• 10-15 calorie assault bike OR 250-350m row
  • 20 goblet squat or front squat
  • 10-15 calorie assault bike OR 250-350m row
  • 12 ring rows + 12 floor press
  • 10-15 calorie assault bike OR 250-350m row
  • 20 DB snatches OR 20 DB hang snatches
  • 10-15 calorie assault bike OR 250-350m row
  • 12 ring rows + 12 floor press

Considerations

  • Double-unders AND single-unders are intense for your pelvic floor, and in my opinion, should be left out of any pregnancy programming, and while it can be introduced into a postpartum program when the individual woman is ready for it, and has worked up to it, it should be introduced slowly and systematically. Definitely not 100 at a time, for multiple rounds. It comes down to risk - I want mom's to know why we're asking them to be kind to their pelvic floors - they've gone through a lot no matter if you had a vaginal birth or cesarian, and even if you don't have diagnosed prolapse, it's still just not worth (in my opinion) the stress on the pelvic floor.
  • OH squats I would take down to a front squat (bar) or goblet squat (KB or DB) - reason being is an overhead position can mean more rib thrusting, versus a front squat where your core is definitely forced to work, but in better alignment.
  • The deal with the muscle-ups and variations is similar to the discussion on pull-ups from last week and the pressure it puts on your abdomen.
  • DB snatches may be okay for most, but I would again consider load, and perhaps doing a hang snatch as well.

18.4 - 9 min time cap:

21-15-9

  • Deadlifts 155lb (Scaled: 95lb)
  • Handstand push-ups (Scaled: hand-release push-ups)

21-15-9

  • Deadlifts 205lb (Scaled: 135lb)
  • 50-ft handstand walk (Scaled: bear crawl)

My take one it is...

Modification for 18.4

9 minute time cap of continuous movement (not as hard as you can go for 9 minutes):

11-7-5

  • Deadlifts at a reduced weight
  • Push-ups, incline push-ups, or DB push-press

11-7-5

  • Deadlifts at a reduced weight
  • Farmer Carry for 50-ft

Considerations

  • Volume: Without even looking at the individual exercises themselves, it works out to 45 reps of each exercise per round, and 180 reps TOTAl for the whole workout. 90 of those 180 reps are just deadlifts. So. Much. Volume. So my first recommendation? Tone down the volume. Above in my modification I've cut the volume in half, for a total of *only* 92 reps for the whole workout, leaving *only* 46 deadlifts.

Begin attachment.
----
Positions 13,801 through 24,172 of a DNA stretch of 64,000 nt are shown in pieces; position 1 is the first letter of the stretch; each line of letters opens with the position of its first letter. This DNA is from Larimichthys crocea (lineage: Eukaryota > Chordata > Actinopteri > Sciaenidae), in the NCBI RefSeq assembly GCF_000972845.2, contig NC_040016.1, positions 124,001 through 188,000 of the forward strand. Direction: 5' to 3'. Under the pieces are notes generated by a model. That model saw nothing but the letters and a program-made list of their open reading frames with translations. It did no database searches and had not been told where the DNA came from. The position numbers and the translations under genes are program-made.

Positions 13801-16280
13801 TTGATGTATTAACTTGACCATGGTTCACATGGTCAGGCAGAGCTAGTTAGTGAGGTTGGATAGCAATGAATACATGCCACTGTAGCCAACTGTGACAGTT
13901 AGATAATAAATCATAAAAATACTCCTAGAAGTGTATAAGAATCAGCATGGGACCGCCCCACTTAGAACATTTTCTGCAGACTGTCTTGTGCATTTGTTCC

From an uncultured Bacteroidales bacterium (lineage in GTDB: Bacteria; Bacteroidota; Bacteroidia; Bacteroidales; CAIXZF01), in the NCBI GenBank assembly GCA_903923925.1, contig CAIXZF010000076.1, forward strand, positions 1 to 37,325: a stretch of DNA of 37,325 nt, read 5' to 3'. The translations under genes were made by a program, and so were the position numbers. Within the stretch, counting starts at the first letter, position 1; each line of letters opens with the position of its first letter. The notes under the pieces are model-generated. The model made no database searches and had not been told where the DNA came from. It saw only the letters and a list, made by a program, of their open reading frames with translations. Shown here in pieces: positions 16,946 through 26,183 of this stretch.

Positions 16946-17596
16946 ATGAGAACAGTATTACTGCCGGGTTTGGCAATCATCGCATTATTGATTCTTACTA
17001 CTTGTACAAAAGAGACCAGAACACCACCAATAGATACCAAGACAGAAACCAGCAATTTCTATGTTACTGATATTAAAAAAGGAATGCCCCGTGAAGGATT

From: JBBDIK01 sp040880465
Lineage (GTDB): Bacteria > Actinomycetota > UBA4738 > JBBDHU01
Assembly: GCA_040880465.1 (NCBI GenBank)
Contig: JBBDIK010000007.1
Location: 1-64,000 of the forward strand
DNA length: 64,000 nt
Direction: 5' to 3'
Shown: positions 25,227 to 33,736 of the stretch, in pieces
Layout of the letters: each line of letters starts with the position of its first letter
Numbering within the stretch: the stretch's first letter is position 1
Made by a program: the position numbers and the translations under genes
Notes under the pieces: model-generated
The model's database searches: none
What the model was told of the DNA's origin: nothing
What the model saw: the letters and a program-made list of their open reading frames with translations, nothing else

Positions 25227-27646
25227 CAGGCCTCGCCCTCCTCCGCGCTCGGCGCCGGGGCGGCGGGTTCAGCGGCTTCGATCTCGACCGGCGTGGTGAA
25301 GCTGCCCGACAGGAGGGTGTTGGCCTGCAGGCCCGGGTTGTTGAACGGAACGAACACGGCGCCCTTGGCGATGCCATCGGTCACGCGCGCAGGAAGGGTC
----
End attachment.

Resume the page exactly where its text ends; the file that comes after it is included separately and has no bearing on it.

• Deadlifts: With the volume issue addressed above, the next thing to take note of is the weight. While the scaled weights of 95lb and 135lb may fall under 50% of your 1RM, the point isn't really about what your 1RM is, or was, it's about the load you're putting on your pelvic floor and core, period. 135lb, whether 75% or 50% of your 1RM, is still 135lb being moved over and over for 46 (or 90) reps. That is A LOT of weight. 90 reps of 95lb is 8,550lbs moved. WHOA. I know. I'm throwing a lot of math out today, but bottom line: volume and reps add up to a lot of load for your pelvic floor. So please consider reducing that load, giving yourself time to work up to form, load, and reps, before putting that level of strain on your system. In case you haven't followed previous weeks yet: we're in this for the long-term game, be kind to your body today so you can continue to play for years to come, hopefully symptom free (or at least close to).
  • Handstand push-ups & bear crawl: Core pressure considerations here again - how much pressure if being created, are you coning, are you able to control it with breathing and alignment?

Why the Crossfit Open Can Wait

Last year when the Crossfit Open kicked off I was 7 weeks postpartum, a whole week past that magical 6-week clearance from my doctor to resume activity.

I went to one of the Open events to watch and cheer, and was asked by someone as I held our 7-week old daughter, “are you competing today?” I thought the person was joking until I realized they weren’t, and while I think they were just trying to make polite conversation, I was baffled because I know this is the thought process of MANY in the athletic world. Six-week check up, mom was active, obviously she’s ready to hop back in, right?

Omg no.

I was struggling with anxiety hardcore at this time, and still incredibly sleep deprived. The importance of sleep cannot be emphasized enough - you cannot recover from workouts without sleep. Your central nervous system will not function properly without sleep. You cannot recover physically from childbirth - whether vaginal or c-section - without sleep. I’m not going to tell a mom, “sleep when baby sleeps” because I too was shooting daggers when I was told that, but I will say, if you aren’t getting adequate sleep yet - adequate uninterrupted sleep - holding off on strenuous activity, particular the Open, would my strong recommendation.

Sleep aside, let’s talk about the actual format of the Open. It’s exiting, it’s loud, it’s fun, you push yourself and find out what you’re capable of, because you can’t help but get caught up in the music blaring, friends and coaches cheering, and the adrenaline of the clock running. You can’t help but push outside of your comfort zone, and when you’re done the butterflies you went in with are replaced by a great feeling of accomplishment.